A proximity switch is one detecting the proximity (closeness) of some object. By definition, these switches are non-contact sensors, using magnetic, electric, or optical means to sense the proximity of objects.
A proximity switch will be in its “normal” status when it is distant from any detectable object.
Being non-contact in nature, proximity switches are often used instead of direct-contact limit switches for the same purpose of detecting the position of a machine part, with the advantage of never wearing out over time due to repeated physical contact.
Most proximity switches are active in design. That is, they incorporate a powered electronic circuit to sense the proximity of an object. Inductive proximity switches sense the presence of metallic objects through the use of a high-frequency magnetic field. Capacitive proximity switches sense the presence of non-metallic objects through the use of a high-frequency electric field. Optical proximity switches detect the interruption of a light beam by an object. Ultrasonic proximity switches sense the presence of dense matter by the reflection of sound waves.
The schematic diagram symbol for a proximity switch with mechanical contacts is the same as for a mechanical limit switch, except the switch symbol is enclosed by a diamond shape, indicating a powered (active) device:
Many proximity switches, though, do not provide “dry contact” outputs. Instead, their output elements are transistors configured either to source current or sink current. The terms “sourcing” and “sinking” are best understood by visualizing electric current in the direction of conventional flow rather than electron flow.
The following schematic diagrams contrast the two modes of switch operation, using red arrows to show the direction of current (conventional flow notation). In both examples, the load being driven by each proximity switch is a light-emitting diode (LED):
Principle of Operation:
Proximity Switch consists a sensor circuit and a driver circuit. The sensor circuit purpose is used to detect any near by objects. The sensor circuit sends an output High signal to the transistor based driver circuit when any object found near to the sensor circuit. The transistor based driver circuit may use NPN or PNP transistors and it depends on the application we use.
When a signal received from the sensor circuit, the transistor will be turned ON and the output will be ON. When the object is moved away from sensor circuit, the sensor output is OFF so transistor is OFF and the output will be OFF.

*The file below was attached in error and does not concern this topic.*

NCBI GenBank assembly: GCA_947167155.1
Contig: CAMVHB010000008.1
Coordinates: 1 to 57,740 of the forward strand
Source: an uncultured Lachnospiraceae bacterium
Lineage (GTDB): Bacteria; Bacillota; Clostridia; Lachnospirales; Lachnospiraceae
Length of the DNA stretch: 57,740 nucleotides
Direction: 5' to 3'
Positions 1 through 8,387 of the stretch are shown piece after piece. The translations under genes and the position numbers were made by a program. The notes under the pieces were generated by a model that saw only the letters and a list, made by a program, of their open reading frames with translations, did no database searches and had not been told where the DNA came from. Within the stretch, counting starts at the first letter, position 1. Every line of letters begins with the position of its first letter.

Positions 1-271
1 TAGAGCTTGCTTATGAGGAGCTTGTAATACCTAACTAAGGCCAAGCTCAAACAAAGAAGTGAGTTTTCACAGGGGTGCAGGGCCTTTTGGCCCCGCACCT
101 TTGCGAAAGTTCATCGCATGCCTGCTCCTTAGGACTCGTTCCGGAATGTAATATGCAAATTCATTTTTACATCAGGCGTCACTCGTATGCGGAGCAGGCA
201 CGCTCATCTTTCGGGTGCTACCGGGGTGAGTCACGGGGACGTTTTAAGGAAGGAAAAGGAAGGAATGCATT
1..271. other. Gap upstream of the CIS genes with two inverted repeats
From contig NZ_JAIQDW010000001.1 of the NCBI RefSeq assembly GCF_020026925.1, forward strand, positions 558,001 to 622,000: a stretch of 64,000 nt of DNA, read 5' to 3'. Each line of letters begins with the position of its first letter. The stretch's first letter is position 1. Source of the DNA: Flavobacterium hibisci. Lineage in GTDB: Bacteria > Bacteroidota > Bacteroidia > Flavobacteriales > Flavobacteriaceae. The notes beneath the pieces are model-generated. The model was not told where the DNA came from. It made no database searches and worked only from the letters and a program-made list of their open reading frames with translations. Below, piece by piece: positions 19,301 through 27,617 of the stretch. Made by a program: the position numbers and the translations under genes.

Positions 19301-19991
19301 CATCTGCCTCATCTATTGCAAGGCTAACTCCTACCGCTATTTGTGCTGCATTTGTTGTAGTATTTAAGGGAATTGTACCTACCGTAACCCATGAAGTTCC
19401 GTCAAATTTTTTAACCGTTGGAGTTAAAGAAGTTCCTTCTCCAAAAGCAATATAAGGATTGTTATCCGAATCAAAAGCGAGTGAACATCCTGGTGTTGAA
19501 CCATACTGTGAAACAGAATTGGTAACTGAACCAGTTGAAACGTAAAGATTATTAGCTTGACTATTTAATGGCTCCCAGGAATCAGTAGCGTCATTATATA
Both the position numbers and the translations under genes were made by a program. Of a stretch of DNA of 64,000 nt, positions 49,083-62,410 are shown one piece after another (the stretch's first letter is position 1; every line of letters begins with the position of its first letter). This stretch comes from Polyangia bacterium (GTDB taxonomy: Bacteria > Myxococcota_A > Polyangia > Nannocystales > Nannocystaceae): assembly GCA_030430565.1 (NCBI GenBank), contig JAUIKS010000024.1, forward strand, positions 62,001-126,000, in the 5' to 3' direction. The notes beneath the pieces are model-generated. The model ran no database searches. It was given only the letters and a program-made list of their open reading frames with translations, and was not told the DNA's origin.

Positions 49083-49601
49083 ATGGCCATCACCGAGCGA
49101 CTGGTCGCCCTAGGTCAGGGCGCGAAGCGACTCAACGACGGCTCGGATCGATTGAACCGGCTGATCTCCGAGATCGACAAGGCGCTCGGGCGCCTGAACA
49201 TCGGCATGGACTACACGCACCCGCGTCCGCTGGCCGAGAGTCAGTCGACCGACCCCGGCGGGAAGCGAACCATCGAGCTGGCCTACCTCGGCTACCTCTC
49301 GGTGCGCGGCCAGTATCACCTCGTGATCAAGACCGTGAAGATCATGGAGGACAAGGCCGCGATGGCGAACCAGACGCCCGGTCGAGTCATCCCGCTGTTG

Note: The sensor circuit may contain a LC Resonant oscillator or a mutual induction based circuit. The LC Resonant oscillator generates a designed resonant oscillations continuously. whenever there is any metal object nearby to the sensors, the oscillations may vary and it depends on the object properties. This change in oscillations will be detected and generates an output either High or Low, nothing but object found or not.
Proximity Switch NPN Type
Note: The Red dot in the animation indicated the flow of current path.
Proximity Switch PNP Type
A common coloring convention for electronic proximity switches is brown for +V power supply, blue for ground (− pole of power supply), and black for the switched output signal. This convention is common to sinking and sourcing proximity switches alike.
An electronic switch designed to sink current through its signal wire is alternatively referred to as an NPN switch due to the type of transistor used in its output. Conversely, an electronic switch designed to source current through its signal wire may be referred to as a PNP switch. The key to understanding these labels is to recognize the emitter terminal of the output transistor is always the one connected to the power supply rail. For a sinking switch, this means the emitter must connect to the negative rail, necessitating an NPN transistor to do the switching. For a sourcing switch, this means the emitter must connect to the positive rail, in which case only a PNP transistor will suffice.